$5000 per hour
What to make of the Jo Boaler affair
First, the facts. On April 1, Jelani Nelson, a professor in the Department of Electrical Engineering and Computer Sciences at Berkeley, California, tweeted about the proposed California Math Framework — a new school maths curriculum document:
Nelson is not a fan of the framework and neither am I. In this tweet, he highlighted two issues — the lack of black authors and the fact that one of the authors was paid $5000 per hour to work with a school district with a large minority population.
That author was Jo Boaler, a professor of mathematics education at Stanford, also in California. Nelson’s tweet linked to a series of tweets by a different Twitter user — @CheesemonkeySF. These tweets highlighted excerpts from public documents* held by Oxnard school district showing that Boaler was initially going to be paid just $20,000 for four two-hour sessions but when she clarified that the rate was $5000 per hour rather than per session, they revised this up to $40,000 as requested. The relevant document reads:
“Amendment #1 in the amount of $20,000.00, is required to correct a math/clerical error in the original agreement. The correct verbiage should read ‘Provide four (4) two-hour sessions at the rate of $5,000.00 per hour for a total of $40,000.’”
Another document, written on a Stanford letterhead, is signed by Boaler and specifies the original, “fee of $5,000 per session for a total of $20,000”. Oddly, Boaler requests the check is mailed to her home address rather than Stanford and the letter states that address.
The Stanford letter was originally posted further up @CheesemonkeySF’s thread — ie not in the tweet Nelson linked to — but has now rightly been removed for violating Twitter’s injunction against posting personal details such as home addresses.
On April 6, Nelson revealed that he had been contacted by Boaler:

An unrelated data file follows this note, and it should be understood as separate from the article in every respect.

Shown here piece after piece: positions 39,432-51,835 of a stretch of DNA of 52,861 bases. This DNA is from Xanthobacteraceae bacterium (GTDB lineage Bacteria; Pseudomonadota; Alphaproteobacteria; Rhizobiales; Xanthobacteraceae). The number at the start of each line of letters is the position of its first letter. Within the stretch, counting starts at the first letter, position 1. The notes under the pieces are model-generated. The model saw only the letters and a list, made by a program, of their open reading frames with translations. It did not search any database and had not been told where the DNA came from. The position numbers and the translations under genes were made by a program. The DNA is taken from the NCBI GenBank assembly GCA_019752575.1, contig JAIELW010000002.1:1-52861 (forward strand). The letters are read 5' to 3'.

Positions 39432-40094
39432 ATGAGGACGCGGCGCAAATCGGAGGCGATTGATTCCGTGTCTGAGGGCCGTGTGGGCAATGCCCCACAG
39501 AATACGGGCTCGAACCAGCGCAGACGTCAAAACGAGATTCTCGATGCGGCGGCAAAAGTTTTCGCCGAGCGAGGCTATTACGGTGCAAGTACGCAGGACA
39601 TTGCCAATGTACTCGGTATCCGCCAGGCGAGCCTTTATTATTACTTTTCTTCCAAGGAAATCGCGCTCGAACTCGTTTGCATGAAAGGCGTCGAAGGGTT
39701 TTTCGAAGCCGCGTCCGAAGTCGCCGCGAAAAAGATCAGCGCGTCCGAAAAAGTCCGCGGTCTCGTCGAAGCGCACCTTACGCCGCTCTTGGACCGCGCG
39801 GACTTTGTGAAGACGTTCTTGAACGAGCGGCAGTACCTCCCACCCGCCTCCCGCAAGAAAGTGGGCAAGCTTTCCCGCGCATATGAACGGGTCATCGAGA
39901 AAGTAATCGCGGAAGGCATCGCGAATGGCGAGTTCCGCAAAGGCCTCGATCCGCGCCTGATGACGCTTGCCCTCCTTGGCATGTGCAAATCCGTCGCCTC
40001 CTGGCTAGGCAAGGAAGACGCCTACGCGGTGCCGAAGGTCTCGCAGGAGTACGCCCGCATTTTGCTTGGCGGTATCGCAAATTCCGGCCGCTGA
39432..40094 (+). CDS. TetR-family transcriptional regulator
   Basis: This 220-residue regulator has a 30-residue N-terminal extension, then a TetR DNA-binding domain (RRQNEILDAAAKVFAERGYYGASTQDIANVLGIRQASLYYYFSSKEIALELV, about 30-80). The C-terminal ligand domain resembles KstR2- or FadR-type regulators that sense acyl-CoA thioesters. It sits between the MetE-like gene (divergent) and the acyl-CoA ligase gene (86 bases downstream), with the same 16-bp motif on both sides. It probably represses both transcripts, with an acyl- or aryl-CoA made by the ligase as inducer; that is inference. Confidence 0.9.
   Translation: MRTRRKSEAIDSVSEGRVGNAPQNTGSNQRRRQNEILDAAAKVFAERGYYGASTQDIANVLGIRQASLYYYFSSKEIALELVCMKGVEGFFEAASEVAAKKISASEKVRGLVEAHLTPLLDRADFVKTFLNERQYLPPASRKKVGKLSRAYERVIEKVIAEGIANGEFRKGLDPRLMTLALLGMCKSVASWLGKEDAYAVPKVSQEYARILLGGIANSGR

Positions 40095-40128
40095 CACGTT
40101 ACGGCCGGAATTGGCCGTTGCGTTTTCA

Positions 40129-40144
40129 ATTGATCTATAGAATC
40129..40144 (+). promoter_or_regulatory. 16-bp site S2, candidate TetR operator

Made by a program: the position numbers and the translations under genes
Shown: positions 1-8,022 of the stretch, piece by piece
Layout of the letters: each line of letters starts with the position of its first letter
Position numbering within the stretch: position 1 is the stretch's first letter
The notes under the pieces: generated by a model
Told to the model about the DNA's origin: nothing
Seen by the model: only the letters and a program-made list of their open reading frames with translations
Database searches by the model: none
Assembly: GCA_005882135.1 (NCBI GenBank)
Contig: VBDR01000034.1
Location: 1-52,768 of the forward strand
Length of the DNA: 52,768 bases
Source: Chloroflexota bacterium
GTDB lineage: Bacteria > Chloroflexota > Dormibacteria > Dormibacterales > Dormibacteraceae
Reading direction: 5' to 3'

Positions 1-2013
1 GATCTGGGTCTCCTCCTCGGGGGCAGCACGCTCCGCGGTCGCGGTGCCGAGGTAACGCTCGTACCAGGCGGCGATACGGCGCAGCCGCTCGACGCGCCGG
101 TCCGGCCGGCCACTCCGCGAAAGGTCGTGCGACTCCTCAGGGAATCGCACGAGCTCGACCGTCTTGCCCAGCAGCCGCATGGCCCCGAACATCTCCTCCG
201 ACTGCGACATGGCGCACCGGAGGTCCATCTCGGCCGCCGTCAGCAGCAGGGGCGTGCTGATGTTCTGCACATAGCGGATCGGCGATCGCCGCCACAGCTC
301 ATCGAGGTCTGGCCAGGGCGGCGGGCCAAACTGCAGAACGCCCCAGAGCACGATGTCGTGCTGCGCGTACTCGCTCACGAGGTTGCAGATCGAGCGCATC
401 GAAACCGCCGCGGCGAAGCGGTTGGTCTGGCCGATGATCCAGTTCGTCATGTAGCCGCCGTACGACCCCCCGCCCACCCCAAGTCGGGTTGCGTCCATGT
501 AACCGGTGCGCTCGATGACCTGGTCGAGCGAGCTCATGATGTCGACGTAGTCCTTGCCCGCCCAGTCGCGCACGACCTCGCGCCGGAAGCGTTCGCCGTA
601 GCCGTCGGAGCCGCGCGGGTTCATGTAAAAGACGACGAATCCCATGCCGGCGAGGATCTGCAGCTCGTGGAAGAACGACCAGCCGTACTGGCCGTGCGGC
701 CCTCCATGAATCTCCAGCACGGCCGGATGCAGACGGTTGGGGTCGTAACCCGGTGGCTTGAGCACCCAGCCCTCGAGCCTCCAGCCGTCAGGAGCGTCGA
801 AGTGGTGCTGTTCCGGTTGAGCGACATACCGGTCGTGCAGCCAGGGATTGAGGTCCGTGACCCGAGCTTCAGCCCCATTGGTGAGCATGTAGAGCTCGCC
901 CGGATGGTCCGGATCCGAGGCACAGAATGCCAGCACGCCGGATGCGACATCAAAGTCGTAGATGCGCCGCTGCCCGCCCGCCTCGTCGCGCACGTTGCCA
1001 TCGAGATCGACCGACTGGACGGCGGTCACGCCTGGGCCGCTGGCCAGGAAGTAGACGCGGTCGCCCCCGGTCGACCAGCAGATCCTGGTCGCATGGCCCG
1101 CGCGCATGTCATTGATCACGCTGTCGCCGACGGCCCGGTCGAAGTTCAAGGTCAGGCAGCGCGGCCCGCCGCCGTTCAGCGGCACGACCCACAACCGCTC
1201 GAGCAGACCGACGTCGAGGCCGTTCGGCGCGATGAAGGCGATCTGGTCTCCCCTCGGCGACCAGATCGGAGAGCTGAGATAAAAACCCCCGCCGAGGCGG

In her email to Nelson, Boaler wrote:
“As a courtesy to a fellow faculty member I wanted to let you know that the sharing of private details about me on social media yesterday is now being taken up by police and lawyers. I was shocked to see that you are taking part in spreading misinformation and harassing me online.”
This then blew up on Twitter, with many commentating on the racially charged dynamic of a white woman in America calling the police on a black man who, by stating his opinion about publicly available evidence on an issue of public interest, had plainly done nothing wrong.
Since then, Boaler has issued a sort-of apology on Twitter and has spoken to the press about the affair.
In Boaler’s account, she never intended to give the impression she had alerted the police and lawyers to Nelson. Instead, she claims she referred the @CheesemonkeySF tweet that displayed her home address to the Stanford threat prevention office which includes lawyers and police.
So, what of the claim of spreading misinformation? In an article in SFGATE, Boaler suggests it is misinformation to state that she was paid $5000 per hour because that does not include preparation time. Boaler makes the extraordinary suggestion that we should assume 11 hours of preparation time per hour of presentation and then in an unfortunate turn of events, initially fails to accurately calculate a new hourly rate based on this 11-hour figure.
Oddly, Boaler draws on an answer by David S. Rose, ‘the pitch coach’, on Quora in order to justify the 11-hour figure. Does she not know how much time she spent preparing? Why not use the actual figure rather than an estimate based on what Rose of the internet reckons? It all seems very strange.
I don’t think I’ve ever spent 11 hours preparing a presentation and even if I did, I would then reuse much of it in future presentations, where relevant. As a teacher, I simply could not survive any other way. So, I am going to maintain the ‘$5000 per hour’ claim, not least because that is literally what is written in the public record.
With the facts out of the way, what are we to make of it all?
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